the customer experience through online check-ins and mobile apps, but there is not really a fully digital alternative to these traditional businesses. Sure, you can do video conferencing instead of travelling for face to face meetings, or use “webinars” and virtual events rather than attending conferences, but there’s no teleportation, yet!
As a result, airlines take a more dynamic approach to pricing with seat prices going up and down according to demand, and by stripping back the service to its most basic elements to ensure that customers are not paying for something they don’t need.
Contrast this with the telecoms industry, where every Telco faces a very real threat from fully digital services. And how do Telcos compete with these Digital Services Providers (DSPs)? By bundling. They try to make their own services more “sticky”, by including more value in the bundle – more minutes, more data, video, music streaming and so on.
However, some DSPs are adopting a bundling approach too, with Amazon Prime being a great example. To some customers this is a next day delivery service for the ecommerce business, but for others it is a streaming video service and cloud storage service. The trick here is that by bundling apparently unrelated services together, Amazon has created more reasons why customers will sign up to its subscription service. And by doing so, customers are in turn more likely to continue buying from Amazon’s online store, which is no longer always the cheapest, but the convenience of free next day delivery is clearly a differentiator.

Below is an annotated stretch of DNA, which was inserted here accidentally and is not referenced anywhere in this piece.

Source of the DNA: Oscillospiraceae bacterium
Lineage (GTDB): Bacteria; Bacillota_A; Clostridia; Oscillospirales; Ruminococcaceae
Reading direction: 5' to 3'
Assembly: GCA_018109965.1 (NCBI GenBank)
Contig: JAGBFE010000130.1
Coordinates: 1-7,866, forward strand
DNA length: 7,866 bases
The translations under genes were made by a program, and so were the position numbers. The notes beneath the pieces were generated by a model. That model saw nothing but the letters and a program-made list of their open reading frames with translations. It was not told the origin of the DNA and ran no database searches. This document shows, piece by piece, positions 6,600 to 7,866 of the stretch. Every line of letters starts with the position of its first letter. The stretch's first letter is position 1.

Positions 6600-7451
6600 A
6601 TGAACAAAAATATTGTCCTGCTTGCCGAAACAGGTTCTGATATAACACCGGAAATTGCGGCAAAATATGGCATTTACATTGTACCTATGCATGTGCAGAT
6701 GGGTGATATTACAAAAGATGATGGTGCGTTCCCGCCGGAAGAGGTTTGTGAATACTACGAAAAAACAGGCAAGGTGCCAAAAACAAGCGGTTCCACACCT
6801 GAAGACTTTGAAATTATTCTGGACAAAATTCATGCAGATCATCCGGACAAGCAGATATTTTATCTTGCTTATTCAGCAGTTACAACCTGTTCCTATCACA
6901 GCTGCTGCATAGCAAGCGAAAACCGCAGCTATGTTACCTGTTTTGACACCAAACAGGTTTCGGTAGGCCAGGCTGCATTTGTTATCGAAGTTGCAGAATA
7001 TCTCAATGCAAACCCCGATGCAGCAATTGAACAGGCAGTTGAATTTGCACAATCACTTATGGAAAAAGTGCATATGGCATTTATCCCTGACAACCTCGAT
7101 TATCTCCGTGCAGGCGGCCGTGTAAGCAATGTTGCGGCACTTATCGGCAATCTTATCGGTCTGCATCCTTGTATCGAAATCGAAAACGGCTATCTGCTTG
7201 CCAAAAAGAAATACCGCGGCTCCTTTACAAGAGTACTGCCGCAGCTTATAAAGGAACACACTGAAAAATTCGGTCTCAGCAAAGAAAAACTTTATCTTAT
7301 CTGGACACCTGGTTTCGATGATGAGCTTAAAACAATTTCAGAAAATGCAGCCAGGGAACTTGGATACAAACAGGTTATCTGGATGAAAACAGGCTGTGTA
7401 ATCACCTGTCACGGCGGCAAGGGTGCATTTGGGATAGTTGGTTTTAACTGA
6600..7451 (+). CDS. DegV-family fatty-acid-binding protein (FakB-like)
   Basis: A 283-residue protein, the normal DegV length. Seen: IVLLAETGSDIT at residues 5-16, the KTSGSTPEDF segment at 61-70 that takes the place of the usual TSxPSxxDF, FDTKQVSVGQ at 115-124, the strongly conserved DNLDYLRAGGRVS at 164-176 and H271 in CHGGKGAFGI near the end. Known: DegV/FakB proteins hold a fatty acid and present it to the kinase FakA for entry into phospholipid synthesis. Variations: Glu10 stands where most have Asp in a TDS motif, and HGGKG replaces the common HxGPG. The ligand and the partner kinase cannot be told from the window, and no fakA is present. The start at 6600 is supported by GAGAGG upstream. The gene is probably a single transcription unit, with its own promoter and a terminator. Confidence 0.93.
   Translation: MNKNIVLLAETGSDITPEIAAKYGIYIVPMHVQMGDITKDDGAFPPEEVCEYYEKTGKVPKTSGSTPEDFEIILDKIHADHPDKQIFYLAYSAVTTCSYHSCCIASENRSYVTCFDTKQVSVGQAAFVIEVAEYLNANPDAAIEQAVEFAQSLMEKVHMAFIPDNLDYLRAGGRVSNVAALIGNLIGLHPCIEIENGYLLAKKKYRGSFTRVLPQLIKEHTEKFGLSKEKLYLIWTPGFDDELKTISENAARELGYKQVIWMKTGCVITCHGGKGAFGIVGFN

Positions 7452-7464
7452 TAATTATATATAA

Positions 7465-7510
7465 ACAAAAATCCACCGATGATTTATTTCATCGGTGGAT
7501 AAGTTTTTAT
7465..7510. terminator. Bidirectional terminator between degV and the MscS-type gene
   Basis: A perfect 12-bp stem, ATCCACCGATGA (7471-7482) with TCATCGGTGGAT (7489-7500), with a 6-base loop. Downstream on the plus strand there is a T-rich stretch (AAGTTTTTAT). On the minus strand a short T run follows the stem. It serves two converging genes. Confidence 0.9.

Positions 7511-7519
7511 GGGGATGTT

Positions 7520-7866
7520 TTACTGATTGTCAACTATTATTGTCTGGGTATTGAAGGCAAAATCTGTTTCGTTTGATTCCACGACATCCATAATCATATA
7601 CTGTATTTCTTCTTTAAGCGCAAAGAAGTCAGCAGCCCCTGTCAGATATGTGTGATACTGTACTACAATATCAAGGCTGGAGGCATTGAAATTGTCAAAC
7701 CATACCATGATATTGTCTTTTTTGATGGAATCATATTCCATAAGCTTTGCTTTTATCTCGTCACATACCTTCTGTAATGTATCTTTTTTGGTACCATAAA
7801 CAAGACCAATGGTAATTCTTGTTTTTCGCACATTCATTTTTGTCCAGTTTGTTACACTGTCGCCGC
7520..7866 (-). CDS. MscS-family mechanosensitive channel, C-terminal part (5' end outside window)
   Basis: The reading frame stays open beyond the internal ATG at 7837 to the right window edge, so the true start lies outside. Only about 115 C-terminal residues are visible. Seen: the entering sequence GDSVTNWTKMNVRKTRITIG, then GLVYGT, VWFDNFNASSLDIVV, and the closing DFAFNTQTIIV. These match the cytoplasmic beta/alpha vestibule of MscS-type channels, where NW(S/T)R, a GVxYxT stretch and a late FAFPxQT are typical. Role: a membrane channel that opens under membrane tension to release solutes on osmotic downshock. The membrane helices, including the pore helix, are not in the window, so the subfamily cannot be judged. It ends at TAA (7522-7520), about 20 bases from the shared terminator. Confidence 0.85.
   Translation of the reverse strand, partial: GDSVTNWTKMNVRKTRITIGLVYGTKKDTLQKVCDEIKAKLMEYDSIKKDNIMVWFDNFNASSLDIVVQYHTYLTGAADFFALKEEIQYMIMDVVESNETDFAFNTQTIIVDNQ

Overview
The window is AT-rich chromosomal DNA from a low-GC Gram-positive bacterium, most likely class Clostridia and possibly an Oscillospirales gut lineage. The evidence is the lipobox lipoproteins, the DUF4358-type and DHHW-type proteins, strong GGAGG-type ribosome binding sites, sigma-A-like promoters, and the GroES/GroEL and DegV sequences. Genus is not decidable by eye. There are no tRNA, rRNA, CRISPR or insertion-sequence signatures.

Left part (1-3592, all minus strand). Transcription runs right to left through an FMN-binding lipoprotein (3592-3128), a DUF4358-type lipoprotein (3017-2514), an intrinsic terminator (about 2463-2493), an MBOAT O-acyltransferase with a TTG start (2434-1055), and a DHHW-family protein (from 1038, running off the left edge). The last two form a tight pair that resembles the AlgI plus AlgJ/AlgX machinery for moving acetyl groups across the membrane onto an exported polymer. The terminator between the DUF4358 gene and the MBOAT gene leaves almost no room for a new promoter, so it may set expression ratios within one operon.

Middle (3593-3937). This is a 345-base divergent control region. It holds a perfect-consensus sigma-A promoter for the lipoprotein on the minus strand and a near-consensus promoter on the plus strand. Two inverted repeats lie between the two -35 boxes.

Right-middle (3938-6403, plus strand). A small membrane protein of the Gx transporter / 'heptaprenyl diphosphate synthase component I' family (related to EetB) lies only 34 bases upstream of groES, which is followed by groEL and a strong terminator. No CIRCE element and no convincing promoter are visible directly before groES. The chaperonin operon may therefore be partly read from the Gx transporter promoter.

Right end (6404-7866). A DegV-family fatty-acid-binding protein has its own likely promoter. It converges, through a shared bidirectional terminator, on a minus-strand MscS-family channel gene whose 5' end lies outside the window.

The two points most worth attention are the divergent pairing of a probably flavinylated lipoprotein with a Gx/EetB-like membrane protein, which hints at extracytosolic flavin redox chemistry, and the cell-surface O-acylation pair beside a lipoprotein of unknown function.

And herein lies the nub of the issue. The bundled approach is designed to drive more revenue through Amazon’s core ecommerce business. Similarly, the majority of things that Google gives away for “free” actually feed data back into their core advertising businessand drive more revenue opportunities there. Neither of these companies would give you unlimited shopping or advertising for a fixed monthly fee as they know this is their real cash cow.